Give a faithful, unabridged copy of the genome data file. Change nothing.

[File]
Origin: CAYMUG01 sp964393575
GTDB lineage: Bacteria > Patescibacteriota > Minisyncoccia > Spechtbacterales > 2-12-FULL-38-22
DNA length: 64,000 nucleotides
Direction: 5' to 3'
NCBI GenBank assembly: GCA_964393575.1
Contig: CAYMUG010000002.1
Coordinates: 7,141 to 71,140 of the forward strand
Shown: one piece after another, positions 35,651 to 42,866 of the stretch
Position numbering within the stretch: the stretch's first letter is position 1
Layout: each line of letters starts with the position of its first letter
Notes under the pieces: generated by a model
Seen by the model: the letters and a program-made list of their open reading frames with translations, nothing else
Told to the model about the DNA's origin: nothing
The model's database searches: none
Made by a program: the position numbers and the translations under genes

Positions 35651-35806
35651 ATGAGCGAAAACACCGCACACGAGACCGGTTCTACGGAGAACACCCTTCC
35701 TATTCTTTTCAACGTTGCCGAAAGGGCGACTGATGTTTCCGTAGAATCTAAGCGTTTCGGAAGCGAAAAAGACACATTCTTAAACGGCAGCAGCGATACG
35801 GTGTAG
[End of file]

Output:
Origin: CAYMUG01 sp964393575
GTDB lineage: Bacteria > Patescibacteriota > Minisyncoccia > Spechtbacterales > 2-12-FULL-38-22
DNA length: 64,000 nucleotides
Direction: 5' to 3'
NCBI GenBank assembly: GCA_964393575.1
Contig: CAYMUG010000002.1
Coordinates: 7,141 to 71,140 of the forward strand
Shown: one piece after another, positions 35,651 to 42,866 of the stretch
Position numbering within the stretch: the stretch's first letter is position 1
Layout: each line of letters starts with the position of its first letter
Notes under the pieces: generated by a model
Seen by the model: the letters and a program-made list of their open reading frames with translations, nothing else
Told to the model about the DNA's origin: nothing
The model's database searches: none
Made by a program: the position numbers and the translations under genes

Positions 35651-35806
35651 ATGAGCGAAAACACCGCACACGAGACCGGTTCTACGGAGAACACCCTTCC
35701 TATTCTTTTCAACGTTGCCGAAAGGGCGACTGATGTTTCCGTAGAATCTAAGCGTTTCGGAAGCGAAAAAGACACATTCTTAAACGGCAGCAGCGATACG
35801 GTGTAG